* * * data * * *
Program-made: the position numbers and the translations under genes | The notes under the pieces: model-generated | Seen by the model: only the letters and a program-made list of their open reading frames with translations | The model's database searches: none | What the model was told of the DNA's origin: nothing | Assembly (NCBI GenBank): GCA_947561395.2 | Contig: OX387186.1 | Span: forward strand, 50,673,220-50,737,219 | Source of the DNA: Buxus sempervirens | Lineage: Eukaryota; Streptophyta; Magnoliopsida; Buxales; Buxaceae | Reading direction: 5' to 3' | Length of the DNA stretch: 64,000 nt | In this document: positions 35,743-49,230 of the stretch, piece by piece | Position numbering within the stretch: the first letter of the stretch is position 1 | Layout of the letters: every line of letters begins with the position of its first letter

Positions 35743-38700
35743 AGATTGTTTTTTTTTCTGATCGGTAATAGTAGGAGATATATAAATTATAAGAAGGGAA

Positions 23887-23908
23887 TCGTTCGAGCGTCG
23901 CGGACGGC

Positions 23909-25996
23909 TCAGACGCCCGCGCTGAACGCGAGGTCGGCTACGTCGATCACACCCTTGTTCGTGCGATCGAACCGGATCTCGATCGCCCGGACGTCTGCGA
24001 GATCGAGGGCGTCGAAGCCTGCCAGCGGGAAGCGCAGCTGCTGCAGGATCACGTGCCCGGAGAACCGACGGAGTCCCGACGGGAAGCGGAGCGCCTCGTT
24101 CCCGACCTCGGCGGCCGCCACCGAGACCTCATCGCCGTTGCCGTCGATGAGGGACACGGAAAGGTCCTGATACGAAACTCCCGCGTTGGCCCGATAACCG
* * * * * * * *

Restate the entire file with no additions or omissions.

Program-made: the position numbers and the translations under genes | The notes under the pieces: model-generated | Seen by the model: only the letters and a program-made list of their open reading frames with translations | The model's database searches: none | What the model was told of the DNA's origin: nothing | Assembly (NCBI GenBank): GCA_947561395.2 | Contig: OX387186.1 | Span: forward strand, 50,673,220-50,737,219 | Source of the DNA: Buxus sempervirens | Lineage: Eukaryota; Streptophyta; Magnoliopsida; Buxales; Buxaceae | Reading direction: 5' to 3' | Length of the DNA stretch: 64,000 nt | In this document: positions 35,743-49,230 of the stretch, piece by piece | Position numbering within the stretch: the first letter of the stretch is position 1 | Layout of the letters: every line of letters begins with the position of its first letter

Positions 35743-38700
35743 AGATTGTTTTTTTTTCTGATCGGTAATAGTAGGAGATATATAAATTATAAGAAGGGAA

Positions 23887-23908
23887 TCGTTCGAGCGTCG
23901 CGGACGGC

Positions 23909-25996
23909 TCAGACGCCCGCGCTGAACGCGAGGTCGGCTACGTCGATCACACCCTTGTTCGTGCGATCGAACCGGATCTCGATCGCCCGGACGTCTGCGA
24001 GATCGAGGGCGTCGAAGCCTGCCAGCGGGAAGCGCAGCTGCTGCAGGATCACGTGCCCGGAGAACCGACGGAGTCCCGACGGGAAGCGGAGCGCCTCGTT
24101 CCCGACCTCGGCGGCCGCCACCGAGACCTCATCGCCGTTGCCGTCGATGAGGGACACGGAAAGGTCCTGATACGAAACTCCCGCGTTGGCCCGATAACCG